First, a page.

WASHINGTON After billions of dollars, hours of debates and frantic last-minute pitches from the candidates, it's now up to the voters to decide whether to give President Barack Obama a second term or change course with Republican Mitt Romney.
Also at stake is control of Congress. Thirty-three Senate seats and all 435 House of Representatives seats are up this year, and while the House is expected to remain in Republican hands, Senate control hinges on a host of tight races.
Once the polls close starting at 3 p.m. PST in Indiana and Kentucky, a number of early clues will signal whether Obama or Romney will get the 270 electoral votes needed to win.
The first hints of how the night might go will come in four early poll-closing states: Virginia, North Carolina, New Hampshire and Indiana. Obama won all four in 2008.
Romney may need all four if he's to become the sixth person in 100 years to defeat a sitting president. Should he falter in even one, or the results become too close to call, this race won't be over quickly.
As the night unfolds, here's how to watch the returns:
Most states are solidly for Obama or Romney, so 11 are likely to decide the race. All have polling places scheduled to close by 7 p.m. PST. All went for Obama last time, and he has to hold most of them to win again.
4 p.m. PST: Virginia. Obama's 2008 victory was the first there by a Democratic presidential candidate since 1964. Romney needs its 13 electoral votes.
4:30 p.m. PST: Ohio, North Carolina. Romney needs Ohio and its 18 electoral votes; no Republican has won the White House without the state. North Carolina is another state Obama won in 2008, the first time a Democrat had taken it in decades, but Romney is counting on winning its 15 electoral votes. If not, he's probably in trouble.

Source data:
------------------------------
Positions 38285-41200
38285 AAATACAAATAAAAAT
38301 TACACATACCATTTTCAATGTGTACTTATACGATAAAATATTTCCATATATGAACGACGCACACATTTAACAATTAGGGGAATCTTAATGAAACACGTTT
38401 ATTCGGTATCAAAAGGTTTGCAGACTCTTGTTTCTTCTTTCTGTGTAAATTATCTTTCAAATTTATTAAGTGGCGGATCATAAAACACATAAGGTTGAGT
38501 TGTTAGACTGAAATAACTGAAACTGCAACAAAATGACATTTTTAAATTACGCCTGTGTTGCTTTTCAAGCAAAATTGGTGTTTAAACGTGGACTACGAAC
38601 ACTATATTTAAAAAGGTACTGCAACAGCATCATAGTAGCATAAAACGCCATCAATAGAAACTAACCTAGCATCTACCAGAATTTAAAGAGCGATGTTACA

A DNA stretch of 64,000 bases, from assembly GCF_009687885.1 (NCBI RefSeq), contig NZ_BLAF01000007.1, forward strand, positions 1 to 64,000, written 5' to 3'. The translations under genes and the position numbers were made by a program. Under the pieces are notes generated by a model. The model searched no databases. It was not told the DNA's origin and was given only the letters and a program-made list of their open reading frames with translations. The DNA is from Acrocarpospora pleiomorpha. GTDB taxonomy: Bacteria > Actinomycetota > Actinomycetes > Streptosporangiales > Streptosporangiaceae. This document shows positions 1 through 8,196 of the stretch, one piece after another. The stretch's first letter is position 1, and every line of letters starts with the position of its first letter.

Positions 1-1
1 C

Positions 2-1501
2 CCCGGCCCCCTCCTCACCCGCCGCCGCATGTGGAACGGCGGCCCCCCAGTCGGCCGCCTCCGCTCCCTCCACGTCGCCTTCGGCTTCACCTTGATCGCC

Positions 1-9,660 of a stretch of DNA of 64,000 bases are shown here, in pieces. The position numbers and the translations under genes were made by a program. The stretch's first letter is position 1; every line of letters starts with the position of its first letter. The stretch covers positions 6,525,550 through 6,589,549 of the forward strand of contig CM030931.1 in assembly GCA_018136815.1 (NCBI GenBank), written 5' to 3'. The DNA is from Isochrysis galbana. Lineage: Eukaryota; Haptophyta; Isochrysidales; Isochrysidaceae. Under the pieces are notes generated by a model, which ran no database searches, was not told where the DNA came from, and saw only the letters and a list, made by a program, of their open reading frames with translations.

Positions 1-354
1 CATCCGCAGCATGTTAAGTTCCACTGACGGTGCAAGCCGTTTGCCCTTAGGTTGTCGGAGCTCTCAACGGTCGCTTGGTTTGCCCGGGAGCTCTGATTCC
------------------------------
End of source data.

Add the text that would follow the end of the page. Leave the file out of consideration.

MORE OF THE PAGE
5 p.m. PST: New Hampshire, Florida, Pennsylvania. If Obama wins Florida, Romney's chances get shakier. But if Romney wins Pennsylvania's 20 electoral votes, the president should start worrying. The four electoral votes of New Hampshire Democratic in the last two elections matter if the race stays close.
6 p.m. PST: Wisconsin, Colorado, Michigan. A Romney win in Michigan a state Obama won last time by 16 percentage points would be another sign that the president is faltering. Wisconsin and Colorado are tossups.
7 p.m. PST: Iowa, Nevada. Nevada has been trending Democratic. A strong Latino turnout would be a signal that Obama is doing well. Iowa is another tossup.
Turnout: Conventional wisdom says Democrats tend to dominate early voting, while Republicans do better on Election Day, so a big turnout could mean a big day for Romney.
Latino voting: Today marks the culmination of four years of registering new voters in hopes of harnessing growing Latino clout and shattering the reputation of Latinos as apathetic voters. In 2008, 50 percent of eligible Latino voters cast ballots, compared with 65 percent of blacks and 66 percent of whites, according to the Pew Hispanic Center. A big turnout could mean the difference in Colorado, Nevada and perhaps Arizona.
Hurricane Sandy: Will voters be more sympathetic to Obama in hard-hit states such as Pennsylvania or New Hampshire? Or blame the feds for being too slow to respond?
One of the night's more unpredictable cliffhangers involves control of the Senate. Democrats control 53 of the 100 seats, and they're defending 23 to the Republicans' 10.
Close races in Virginia, Indiana and Massachusetts might offer early hints as to whether Republicans can achieve the net gain of four three, if Romney is elected to win control. The next group of close races is farther west, notably in Wisconsin, Montana, Nevada and Arizona.
In the House, Democrats need a net gain of 25 for control, but independent analysts don't expect the party to gain more than 10.